What, Me Vote?
AbstractThis paper examines the pattern of change in turnout in elections and in the rate of voting of different socioeconomic groups in the US. It shows that while the changing education and income structure of the population and changes in laws and regulations that make it easier to register and to vote should have raised turnout, the proportion of the voting age population that votes has fallen. This is partly due to the increased proportion of voting age persons who are ineligible to vote, but it is hard to pin down the magnitude of that effect due to problems with data. It also finds that turnout has become much more unequal by age, education, and income.
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Bibliographic InfoPaper provided by National Bureau of Economic Research, Inc in its series NBER Working Papers with number 9896.
Date of creation: Aug 2003
Date of revision:
Note: LS PE
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This paper has been announced in the following NEP Reports:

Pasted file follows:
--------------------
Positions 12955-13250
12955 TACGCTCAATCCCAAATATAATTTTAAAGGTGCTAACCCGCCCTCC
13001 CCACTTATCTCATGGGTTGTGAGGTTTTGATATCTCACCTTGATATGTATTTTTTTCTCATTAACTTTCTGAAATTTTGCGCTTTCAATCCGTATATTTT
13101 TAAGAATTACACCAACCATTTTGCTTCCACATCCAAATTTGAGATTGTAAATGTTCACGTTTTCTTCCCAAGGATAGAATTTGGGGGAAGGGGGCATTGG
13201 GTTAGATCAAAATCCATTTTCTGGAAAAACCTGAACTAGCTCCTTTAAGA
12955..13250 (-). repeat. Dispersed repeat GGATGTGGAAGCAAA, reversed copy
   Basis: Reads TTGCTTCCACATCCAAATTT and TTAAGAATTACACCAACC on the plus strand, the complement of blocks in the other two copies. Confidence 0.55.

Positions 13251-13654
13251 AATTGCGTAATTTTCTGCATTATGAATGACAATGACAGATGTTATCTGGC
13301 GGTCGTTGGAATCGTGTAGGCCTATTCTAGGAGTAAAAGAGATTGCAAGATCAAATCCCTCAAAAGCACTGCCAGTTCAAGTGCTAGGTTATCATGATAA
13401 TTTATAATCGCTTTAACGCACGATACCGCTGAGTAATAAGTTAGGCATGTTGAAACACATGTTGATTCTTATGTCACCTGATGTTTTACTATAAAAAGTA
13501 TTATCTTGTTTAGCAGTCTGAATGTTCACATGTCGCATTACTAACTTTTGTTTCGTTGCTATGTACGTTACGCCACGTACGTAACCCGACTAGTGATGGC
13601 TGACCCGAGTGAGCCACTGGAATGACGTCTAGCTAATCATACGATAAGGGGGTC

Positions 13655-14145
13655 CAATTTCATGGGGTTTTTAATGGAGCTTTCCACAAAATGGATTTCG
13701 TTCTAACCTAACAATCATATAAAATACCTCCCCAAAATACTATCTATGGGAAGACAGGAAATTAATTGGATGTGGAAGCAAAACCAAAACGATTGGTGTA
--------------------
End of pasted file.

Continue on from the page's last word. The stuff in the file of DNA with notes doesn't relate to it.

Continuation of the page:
- NEP-ALL-2004-07-18 (All new papers)
- NEP-CDM-2004-07-18 (Collective Decision-Making)
- NEP-LAM-2003-08-17 (Central & South America)
- NEP-POL-2004-07-18 (Positive Political Economics)
Please report citation or reference errors to , or , if you are the registered author of the cited work, log in to your RePEc Author Service profile, click on "citations" and make appropriate adjustments.:
- Knack, Stephen, 1993. "Does motor voter work? Evidence from state-level data," MPRA Paper 28079, University Library of Munich, Germany, revised 1994.
- Richard B. Freeman, 2003. "What Do Unions Do ... to Voting?," NBER Working Papers 9992, National Bureau of Economic Research, Inc.
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